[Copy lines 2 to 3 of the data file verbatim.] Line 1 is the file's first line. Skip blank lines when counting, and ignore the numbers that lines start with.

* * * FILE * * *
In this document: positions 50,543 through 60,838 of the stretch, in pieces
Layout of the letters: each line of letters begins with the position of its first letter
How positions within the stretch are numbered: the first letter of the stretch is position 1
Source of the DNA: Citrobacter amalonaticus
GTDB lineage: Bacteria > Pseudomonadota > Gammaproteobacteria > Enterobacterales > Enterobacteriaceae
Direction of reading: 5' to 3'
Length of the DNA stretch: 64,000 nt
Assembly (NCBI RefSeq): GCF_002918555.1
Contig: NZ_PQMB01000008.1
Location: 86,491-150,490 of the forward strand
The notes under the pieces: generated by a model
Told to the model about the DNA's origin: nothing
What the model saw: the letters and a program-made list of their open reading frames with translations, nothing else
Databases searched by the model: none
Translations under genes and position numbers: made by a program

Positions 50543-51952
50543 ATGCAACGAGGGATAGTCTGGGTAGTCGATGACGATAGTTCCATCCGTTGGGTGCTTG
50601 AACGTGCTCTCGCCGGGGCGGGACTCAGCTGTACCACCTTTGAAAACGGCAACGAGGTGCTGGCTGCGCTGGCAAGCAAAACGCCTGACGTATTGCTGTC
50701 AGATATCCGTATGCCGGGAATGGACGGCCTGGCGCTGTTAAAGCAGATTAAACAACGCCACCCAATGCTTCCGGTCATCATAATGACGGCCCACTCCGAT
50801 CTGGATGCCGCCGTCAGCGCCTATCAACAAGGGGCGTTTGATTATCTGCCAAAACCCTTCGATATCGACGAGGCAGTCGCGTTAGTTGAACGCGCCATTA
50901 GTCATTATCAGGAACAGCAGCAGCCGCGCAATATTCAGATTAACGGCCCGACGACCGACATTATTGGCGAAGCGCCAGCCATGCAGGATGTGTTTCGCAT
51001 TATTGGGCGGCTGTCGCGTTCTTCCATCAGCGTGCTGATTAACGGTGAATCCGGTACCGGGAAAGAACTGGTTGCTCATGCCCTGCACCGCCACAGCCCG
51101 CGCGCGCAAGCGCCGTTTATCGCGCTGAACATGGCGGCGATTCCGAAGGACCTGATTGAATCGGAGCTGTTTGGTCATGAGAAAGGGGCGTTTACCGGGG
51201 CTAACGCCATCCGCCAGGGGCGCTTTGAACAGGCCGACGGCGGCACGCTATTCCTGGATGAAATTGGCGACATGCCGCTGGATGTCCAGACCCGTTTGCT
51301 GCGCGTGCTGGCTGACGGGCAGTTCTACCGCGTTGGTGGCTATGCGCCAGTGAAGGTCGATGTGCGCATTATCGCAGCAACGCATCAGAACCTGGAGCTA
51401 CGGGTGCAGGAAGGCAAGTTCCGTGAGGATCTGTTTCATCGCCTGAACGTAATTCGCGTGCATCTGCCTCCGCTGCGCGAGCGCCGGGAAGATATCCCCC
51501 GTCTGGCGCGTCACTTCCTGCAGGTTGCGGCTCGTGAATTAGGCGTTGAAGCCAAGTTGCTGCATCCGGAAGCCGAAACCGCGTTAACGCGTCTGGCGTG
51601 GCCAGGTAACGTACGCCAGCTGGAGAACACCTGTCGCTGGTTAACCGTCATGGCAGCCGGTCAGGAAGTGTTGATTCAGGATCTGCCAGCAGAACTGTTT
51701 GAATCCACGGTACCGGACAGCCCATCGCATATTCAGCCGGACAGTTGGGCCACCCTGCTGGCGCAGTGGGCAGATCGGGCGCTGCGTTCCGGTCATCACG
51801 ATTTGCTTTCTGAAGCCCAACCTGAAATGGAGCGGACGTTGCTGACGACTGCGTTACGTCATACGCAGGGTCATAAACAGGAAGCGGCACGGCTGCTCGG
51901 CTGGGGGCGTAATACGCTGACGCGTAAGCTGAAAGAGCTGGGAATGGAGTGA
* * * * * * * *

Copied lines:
Layout of the letters: each line of letters begins with the position of its first letter
How positions within the stretch are numbered: the first letter of the stretch is position 1